Jun starts to say, “I didn’t want,” and “I don’t need,” and even “It makes me feel.” None of these lead him anywhere. His father watches him become angry with himself.
“You are not the only one who wanted to be different than how you are,” says Jun’s father. “We all have these wishes sometimes. But some things you cannot change, even if you want to.”
He moves to the side to let Jun into the house. The sound of a snow plow approaches from far off on the main road. Past that, a mile east, is the highway. South on the highway, following the lights, is Chicago. Unfurling from Chicago, along roads and flight paths, schools and jobs, is the world.
Jun tells his father, “I’m sorry if you couldn’t be who you really are. But I won’t do that to myself.”
Ossia is built on the grave of ancient Ossuaria, seven kilometers from the mouth of Vesuvius, between the mountain and the sea. When the mountain erupted, it was the hottest time of day in the hottest month of the year. The upheaval would have jolted the townspeople to their feet, raised their faces to the northern sky, to the tower of ash and rock that thrust miles high. Slowly, they’d have had the revelation of their incredible luck: the dark cloud was blowing away to the southeast. Down the coast, Pompeii cowered and was buried. In Ossuaria, the ground shook, the mountain spat, and the people fled north, a light flurry of ash falling on their heads like a benediction.
That night, the tower in the sky collapsed, and the breath of the volcano burst into the abandoned city. A pyroclastic surge of heat like the venting of a star. Mud came down, entombing Ossuaria in an instant. No time for the furniture to shatter, the mosaics to break, the paint to bleed from the lintels. A perfect, empty city.
Incredible, but Jun thinks it bloodless. He skims the journal articles and skips over the conference presentations and generally ignores the whole thing until the project lead, Dr. Bisel, cracks open the first of the boathouses and finds it packed with human remains. Hundreds of them: the people who hadn’t run.
Jun’s in a bar in Nebraska when he sees the first photos. He’s doing the good research assistant thing and buying a round for Dr. Tanner so that Dr. Tanner can tell him how lucky Jun is, how easy Jun has it, and who’s an asshole in the anthropology department at the University of Wisconsin in Madison. The other excavation lead shoulders through the door, waving a stack of paper, talking about late breaking news from his friend in Italy.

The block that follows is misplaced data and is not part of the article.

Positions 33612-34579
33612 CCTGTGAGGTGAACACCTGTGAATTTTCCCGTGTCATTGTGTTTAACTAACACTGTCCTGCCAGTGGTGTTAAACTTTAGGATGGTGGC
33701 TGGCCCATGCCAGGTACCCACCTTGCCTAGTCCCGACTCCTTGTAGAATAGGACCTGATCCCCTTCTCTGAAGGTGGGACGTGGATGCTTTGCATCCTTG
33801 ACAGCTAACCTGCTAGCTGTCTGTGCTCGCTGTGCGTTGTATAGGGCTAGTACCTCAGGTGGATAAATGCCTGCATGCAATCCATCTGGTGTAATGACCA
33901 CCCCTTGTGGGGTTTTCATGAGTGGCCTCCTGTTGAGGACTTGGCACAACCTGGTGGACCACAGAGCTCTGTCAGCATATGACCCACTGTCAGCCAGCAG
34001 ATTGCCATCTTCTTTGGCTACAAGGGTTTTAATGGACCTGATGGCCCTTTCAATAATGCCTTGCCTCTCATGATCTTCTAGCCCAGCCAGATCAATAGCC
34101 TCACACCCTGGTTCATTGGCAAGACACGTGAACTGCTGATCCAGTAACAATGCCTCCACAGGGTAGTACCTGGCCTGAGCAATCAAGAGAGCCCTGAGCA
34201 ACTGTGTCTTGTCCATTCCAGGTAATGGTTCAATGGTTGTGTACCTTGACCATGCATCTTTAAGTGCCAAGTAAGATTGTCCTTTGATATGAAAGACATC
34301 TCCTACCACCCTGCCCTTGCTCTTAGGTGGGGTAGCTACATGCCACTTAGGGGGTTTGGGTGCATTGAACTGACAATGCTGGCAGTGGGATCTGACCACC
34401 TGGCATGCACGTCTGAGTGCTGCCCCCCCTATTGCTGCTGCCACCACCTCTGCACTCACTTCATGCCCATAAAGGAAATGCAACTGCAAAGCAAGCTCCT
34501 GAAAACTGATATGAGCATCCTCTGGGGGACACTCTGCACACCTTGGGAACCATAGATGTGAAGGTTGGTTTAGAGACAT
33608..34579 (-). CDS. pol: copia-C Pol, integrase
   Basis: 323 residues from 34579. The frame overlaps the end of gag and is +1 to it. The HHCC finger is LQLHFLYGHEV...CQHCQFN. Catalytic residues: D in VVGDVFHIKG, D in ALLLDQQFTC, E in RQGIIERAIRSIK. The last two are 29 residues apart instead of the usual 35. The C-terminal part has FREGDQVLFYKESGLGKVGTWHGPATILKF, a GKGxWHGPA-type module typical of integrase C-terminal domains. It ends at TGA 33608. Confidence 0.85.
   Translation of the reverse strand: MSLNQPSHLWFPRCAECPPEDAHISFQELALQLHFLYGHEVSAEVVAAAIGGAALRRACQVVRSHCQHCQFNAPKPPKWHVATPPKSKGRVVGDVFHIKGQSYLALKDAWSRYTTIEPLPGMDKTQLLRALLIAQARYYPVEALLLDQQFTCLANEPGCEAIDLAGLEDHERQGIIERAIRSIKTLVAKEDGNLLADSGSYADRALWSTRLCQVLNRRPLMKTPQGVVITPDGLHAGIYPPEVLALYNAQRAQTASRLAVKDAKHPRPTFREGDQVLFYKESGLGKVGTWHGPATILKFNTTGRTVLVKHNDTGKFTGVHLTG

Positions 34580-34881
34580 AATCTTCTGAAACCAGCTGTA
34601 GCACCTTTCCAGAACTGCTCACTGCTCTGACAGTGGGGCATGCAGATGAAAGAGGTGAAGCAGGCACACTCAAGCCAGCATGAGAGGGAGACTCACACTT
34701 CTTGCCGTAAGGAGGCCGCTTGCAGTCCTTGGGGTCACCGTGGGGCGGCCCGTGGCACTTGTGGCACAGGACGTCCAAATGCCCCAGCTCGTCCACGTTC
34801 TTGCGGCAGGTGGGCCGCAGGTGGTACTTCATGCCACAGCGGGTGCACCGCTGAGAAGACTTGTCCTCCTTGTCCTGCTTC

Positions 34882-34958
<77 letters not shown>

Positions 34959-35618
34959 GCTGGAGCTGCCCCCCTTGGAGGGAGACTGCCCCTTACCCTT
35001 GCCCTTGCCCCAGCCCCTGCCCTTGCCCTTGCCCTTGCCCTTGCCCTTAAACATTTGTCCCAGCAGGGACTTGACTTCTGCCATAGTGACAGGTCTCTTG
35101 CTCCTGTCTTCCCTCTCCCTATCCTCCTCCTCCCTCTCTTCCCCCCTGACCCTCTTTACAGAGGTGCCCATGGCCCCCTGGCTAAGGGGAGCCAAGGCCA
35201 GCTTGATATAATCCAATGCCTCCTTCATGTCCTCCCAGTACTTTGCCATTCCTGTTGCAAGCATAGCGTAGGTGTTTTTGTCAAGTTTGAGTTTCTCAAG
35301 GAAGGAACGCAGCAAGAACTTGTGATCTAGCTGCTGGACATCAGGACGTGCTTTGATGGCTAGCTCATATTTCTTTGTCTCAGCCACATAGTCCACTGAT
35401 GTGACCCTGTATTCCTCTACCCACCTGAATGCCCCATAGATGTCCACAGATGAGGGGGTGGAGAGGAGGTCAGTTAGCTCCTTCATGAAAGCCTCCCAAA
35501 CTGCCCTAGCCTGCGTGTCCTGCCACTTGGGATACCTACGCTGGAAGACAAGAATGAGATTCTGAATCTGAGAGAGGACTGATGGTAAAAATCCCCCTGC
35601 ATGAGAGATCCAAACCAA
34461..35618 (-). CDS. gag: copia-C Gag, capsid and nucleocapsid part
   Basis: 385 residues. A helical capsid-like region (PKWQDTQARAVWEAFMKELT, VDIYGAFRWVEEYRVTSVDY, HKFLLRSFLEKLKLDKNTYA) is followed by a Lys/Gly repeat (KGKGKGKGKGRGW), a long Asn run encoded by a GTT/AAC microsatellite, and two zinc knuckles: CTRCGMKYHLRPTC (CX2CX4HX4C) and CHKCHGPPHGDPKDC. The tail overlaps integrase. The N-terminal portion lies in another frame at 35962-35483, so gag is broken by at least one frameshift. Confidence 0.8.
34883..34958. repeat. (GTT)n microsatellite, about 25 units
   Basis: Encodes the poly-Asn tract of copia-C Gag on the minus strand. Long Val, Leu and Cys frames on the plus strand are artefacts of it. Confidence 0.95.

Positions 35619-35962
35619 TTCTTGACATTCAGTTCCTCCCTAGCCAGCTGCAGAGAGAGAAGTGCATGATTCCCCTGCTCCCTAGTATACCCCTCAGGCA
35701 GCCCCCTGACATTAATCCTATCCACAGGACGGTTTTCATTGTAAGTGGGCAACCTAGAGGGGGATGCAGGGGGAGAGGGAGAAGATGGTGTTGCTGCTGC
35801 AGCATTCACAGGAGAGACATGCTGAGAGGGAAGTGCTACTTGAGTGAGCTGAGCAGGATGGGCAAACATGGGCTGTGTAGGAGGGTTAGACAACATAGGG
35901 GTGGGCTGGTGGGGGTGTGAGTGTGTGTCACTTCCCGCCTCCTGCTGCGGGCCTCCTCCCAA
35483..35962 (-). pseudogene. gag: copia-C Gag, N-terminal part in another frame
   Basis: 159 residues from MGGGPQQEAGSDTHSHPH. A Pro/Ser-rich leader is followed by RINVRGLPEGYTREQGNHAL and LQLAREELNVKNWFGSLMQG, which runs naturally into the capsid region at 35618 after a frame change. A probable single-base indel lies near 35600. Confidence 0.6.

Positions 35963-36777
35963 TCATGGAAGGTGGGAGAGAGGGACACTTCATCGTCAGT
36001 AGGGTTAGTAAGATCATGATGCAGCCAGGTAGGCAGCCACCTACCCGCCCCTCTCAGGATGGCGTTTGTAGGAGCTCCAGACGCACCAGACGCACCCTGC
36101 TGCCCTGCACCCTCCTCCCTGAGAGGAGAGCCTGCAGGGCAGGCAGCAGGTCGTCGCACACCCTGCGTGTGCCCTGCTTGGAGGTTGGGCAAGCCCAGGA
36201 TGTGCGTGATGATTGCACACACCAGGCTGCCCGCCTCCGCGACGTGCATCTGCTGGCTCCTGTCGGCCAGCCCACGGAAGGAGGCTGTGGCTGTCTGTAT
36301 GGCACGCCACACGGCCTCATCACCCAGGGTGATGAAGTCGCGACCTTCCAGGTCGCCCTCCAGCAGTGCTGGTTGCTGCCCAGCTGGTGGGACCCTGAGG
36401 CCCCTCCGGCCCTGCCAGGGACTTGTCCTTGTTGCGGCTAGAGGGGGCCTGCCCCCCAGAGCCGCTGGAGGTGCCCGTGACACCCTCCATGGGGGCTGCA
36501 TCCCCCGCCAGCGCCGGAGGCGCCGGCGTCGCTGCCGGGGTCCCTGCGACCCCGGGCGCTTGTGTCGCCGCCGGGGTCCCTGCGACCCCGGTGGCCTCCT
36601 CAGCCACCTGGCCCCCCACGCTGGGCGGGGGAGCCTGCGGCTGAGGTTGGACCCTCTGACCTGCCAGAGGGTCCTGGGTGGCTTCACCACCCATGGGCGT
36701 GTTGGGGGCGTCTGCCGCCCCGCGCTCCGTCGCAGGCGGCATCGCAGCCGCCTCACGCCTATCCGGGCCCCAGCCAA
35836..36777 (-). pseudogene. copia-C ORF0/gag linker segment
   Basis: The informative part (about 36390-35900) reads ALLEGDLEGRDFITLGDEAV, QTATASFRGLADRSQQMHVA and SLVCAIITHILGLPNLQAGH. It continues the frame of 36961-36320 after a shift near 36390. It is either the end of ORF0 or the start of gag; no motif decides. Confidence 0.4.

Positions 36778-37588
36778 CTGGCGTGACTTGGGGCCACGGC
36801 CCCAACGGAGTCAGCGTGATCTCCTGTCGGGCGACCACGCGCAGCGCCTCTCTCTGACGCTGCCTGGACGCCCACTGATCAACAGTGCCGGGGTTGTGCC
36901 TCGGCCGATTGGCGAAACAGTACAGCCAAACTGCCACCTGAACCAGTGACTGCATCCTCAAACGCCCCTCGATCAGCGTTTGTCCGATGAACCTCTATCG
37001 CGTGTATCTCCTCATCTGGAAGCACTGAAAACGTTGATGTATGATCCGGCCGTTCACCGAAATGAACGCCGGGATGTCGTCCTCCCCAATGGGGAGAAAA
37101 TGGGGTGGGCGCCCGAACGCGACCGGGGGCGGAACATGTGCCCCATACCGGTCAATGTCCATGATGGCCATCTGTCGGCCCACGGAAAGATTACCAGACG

“Fuck you, Tanner, I have friends.”
His venerable elders order another round on Jun’s tab, and Jun thumbs through the report from Ossia.
The pictures are ill-lit and grainy — a fax of a fax. In the background are the unfocused outlines of limbs and ribs jumbled together. Just in frame is the sliver of a face. Straight teeth, barely parted, gasping into the curl of the fist. They’re a child’s fingers, small. It strikes him that he’s digging his own fingers into his palm. He asks Dr. Meyers to call in a favor.
There are cats on the Ossia beach at night. He’s seen their mirrored eyes when they’ve caught him catching sight of them. Jun’s always thought of cats as uncanny: their mysterious gatherings and dispersals, their invisible paths. A cat would suit the boathouse and its silent residents. A cat could certainly be in the deep shadows now, could have made a sound like a human voice.
He switches on the flashlight and it catches on a hollow eye socket before jittering into the further gloom at the back of the chamber. It’s too weak to reveal anything at this distance. Jun knows he needs to go further inside. The sound of the surf rushes behind him, over and over. The light bobs between white flagstones and white faces. The length of the boathouse tunnels before him like an open throat. It speaks again.
The summer of his seventeenth birthday, Jun’s brother Felix finds him packing in his room. He’s nearly finished. One duffel bag for clothes and three boxes of books that he’ll come back for with a friend’s truck. The sight of his brother’s face reminds Jun to take the picture from his desk, the one taken in the hallway of the old house. In the picture, they’re kids with identical bowl cuts. Nobody could tell them apart, or that Jun was older. Jun takes it out of the frame. He doesn’t own the frame.